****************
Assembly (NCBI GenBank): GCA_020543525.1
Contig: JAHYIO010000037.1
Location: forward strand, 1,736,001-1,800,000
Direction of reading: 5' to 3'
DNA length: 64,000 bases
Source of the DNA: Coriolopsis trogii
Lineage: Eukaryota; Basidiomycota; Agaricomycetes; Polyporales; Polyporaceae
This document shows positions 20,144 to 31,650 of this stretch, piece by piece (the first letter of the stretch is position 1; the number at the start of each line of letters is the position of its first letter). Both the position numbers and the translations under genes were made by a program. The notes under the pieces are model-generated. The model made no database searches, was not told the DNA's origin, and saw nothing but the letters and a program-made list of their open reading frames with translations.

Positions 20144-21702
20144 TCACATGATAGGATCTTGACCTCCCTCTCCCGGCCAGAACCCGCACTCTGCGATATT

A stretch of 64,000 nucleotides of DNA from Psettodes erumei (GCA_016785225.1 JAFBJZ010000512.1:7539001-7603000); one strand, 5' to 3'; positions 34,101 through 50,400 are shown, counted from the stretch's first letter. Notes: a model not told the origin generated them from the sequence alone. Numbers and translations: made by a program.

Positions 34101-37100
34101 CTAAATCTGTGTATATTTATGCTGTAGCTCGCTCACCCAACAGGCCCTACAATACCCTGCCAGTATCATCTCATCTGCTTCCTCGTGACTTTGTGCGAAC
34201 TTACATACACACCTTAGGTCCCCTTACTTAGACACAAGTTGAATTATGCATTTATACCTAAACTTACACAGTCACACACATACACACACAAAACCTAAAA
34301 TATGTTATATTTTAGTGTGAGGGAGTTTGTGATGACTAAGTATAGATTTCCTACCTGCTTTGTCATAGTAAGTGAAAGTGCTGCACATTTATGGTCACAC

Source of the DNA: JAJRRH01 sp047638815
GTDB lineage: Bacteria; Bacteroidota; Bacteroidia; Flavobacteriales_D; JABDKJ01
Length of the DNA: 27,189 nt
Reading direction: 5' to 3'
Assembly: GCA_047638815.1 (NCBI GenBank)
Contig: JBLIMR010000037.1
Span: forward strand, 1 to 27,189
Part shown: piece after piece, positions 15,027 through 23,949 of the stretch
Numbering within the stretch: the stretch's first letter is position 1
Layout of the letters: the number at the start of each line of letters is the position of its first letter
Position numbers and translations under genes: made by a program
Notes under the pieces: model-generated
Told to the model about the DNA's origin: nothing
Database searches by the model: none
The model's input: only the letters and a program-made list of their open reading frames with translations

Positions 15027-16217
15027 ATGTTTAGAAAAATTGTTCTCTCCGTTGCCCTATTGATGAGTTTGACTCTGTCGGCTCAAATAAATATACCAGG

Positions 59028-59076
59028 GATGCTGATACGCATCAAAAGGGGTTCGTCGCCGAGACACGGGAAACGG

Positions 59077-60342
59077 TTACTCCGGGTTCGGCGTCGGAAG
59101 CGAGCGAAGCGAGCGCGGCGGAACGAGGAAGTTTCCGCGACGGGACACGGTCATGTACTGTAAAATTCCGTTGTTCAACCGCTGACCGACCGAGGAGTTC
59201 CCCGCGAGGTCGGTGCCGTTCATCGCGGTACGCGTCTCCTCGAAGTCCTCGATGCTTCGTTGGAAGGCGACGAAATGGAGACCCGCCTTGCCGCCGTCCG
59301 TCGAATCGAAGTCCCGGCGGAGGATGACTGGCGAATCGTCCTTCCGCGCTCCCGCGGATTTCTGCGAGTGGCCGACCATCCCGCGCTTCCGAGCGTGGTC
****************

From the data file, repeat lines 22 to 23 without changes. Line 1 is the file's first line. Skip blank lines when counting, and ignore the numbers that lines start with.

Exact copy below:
Span: forward strand, 1 to 27,189
Part shown: piece after piece, positions 15,027 through 23,949 of the stretch